A negligent queen gets reborn as a worm, and is made by the Bodhisatta to speak to her grieving King, who when he hears about her love for her new husband abandons his grief.
A re-edtied transcript of an interview with Bhante Guttasīla, in which he gives his recollections of Ven. Ñāṇavimala.
In the story a man called Wicked hates his name so he is advised to search for a new one. He comes across Life who had just died, Wealthy who was poor, and Guide who was lost in a forest. Then he realised a name is just a name, nothing more.
Through a strategem a sneeze wins a bride and a kingdom for a prince, but a brahmin who sneezes loses his nose.
The story is of Suppavāsā who carried her child for seven years and took seven days to bear him. Still she desired more children.
A video made from a reading of the second chapter of my Buddhist Wisdom Verses, with pan and zoom effects of photographs of characters from the wall-murals at Borobudur as a backdrop and subtitles synchronised with the reading.
A vulture who had been stealing things in the city is captured and brought before the King, and the following dialogue takes place.
In 2010 Bolivia organised a People’s Summit with 35,000 participants from 140 countries. One of the outcomes of the Summit was a Universal Declaration on the Rights of Mother Earth, which is reproduced here.
The Bodhisatta is nearly lost at sea, but through his courageous and determined effort makes it to land again. Later he reflects on his success.
A queen is neglected by the King who lets her starve. To chastise the King the Bodhisatta spoke these verses, which led to the King repenting.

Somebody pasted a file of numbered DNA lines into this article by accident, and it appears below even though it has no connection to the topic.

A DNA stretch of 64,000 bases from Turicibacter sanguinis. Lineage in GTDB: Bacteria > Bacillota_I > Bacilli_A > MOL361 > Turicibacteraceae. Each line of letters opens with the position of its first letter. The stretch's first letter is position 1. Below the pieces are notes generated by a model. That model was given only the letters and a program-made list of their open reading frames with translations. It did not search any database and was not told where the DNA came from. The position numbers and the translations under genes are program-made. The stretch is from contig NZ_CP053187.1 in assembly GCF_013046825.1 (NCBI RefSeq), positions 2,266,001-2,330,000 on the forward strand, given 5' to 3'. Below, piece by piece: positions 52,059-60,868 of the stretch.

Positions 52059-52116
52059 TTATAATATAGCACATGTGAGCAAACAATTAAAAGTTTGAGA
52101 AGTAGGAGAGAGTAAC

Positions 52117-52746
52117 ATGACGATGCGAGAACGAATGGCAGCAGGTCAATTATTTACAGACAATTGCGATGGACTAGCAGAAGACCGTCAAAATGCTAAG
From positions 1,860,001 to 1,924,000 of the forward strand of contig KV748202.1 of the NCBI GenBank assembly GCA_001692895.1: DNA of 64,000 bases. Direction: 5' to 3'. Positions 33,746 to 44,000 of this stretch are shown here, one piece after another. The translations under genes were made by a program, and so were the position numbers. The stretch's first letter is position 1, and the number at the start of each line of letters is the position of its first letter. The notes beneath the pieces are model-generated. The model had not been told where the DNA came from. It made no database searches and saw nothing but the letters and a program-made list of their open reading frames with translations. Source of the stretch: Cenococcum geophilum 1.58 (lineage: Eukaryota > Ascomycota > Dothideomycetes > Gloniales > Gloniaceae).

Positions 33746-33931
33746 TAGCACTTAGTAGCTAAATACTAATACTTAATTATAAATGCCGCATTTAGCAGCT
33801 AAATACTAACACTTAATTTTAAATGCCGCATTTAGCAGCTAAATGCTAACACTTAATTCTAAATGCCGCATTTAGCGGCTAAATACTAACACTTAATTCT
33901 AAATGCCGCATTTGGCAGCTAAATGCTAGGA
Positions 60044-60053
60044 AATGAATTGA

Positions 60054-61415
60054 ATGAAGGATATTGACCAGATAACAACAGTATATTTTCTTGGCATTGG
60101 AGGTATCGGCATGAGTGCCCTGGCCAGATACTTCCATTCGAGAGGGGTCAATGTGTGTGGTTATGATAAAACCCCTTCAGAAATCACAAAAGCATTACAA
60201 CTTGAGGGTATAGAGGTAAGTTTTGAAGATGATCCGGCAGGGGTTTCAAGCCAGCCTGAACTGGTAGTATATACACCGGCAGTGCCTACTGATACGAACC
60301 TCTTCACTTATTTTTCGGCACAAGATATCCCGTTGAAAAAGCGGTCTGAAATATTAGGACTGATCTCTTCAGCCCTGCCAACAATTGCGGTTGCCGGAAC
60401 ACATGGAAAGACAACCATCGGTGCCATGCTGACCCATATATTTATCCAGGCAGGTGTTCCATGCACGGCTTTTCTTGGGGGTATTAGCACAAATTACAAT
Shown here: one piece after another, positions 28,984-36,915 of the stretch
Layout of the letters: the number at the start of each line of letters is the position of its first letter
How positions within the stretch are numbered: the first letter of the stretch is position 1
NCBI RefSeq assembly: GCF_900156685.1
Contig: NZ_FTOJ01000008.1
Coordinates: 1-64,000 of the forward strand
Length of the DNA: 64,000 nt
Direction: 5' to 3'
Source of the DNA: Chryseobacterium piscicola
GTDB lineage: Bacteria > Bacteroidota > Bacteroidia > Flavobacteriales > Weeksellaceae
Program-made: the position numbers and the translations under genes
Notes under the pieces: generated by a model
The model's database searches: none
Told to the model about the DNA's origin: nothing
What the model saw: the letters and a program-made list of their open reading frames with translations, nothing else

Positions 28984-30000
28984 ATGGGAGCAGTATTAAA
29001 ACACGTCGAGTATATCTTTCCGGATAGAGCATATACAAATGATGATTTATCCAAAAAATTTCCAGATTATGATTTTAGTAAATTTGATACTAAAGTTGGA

A goat tries with kind words to persuade a panther not to attack and eat her; the panther however didn’t listen and got his prey.
The last Dhamma Talk by the late Most Ven K. Sri Dhammananda, Chief Priest of the Buddhist Temple in Brickfields, on the 7th July 2006 at the Buddhist Maha Vihara, Kuala Lumpur entitled Human Life.
A video made from a reading of the first chapter of my Buddhist Wisdom Verses, with pan and zoom effects of photographs of characters from the wall-murals at Borobudur as a backdrop and subtitles synchronised with the reading.
A merchant used to dress his donkey up like a lion to scare away the villagers while it was eating, until one time the donkey gave the game away.
King Asoka has the Nāga King Mahākāla brought and asks him to create an image of the Buddha for him to see
Someone stole some ploughshares and when questioned said that mice had taken them away; in return his accusor carried off the thief’s son and said a hawk had done it. This is the Bodhisatta’s comment and solution to the problem.
A goose warns a tree-god that a banyan sapling that was taking hold in its home would eventually destroy it. The warning was ignored and the tree succumbed.
A crocodile, wishing to get a monkey’s heart for his wife, entices a monkey onto his back, but at the critical time, the monkey persuades him that he left his heart in a tree and escapes when land is approached.
Recollections of the German monk, Ven. Ñāṇavimala, by a Serbian monk who served as his attendant in the late 90s.
A wealthy youth takes to drink and squanders both his own and his wife’s money and ends up a beggar. The Buddha explains that if he had applied himself as a layman he would have been amongst the chief treasurers; and if he had become a monk he would have attained the paths and fruits.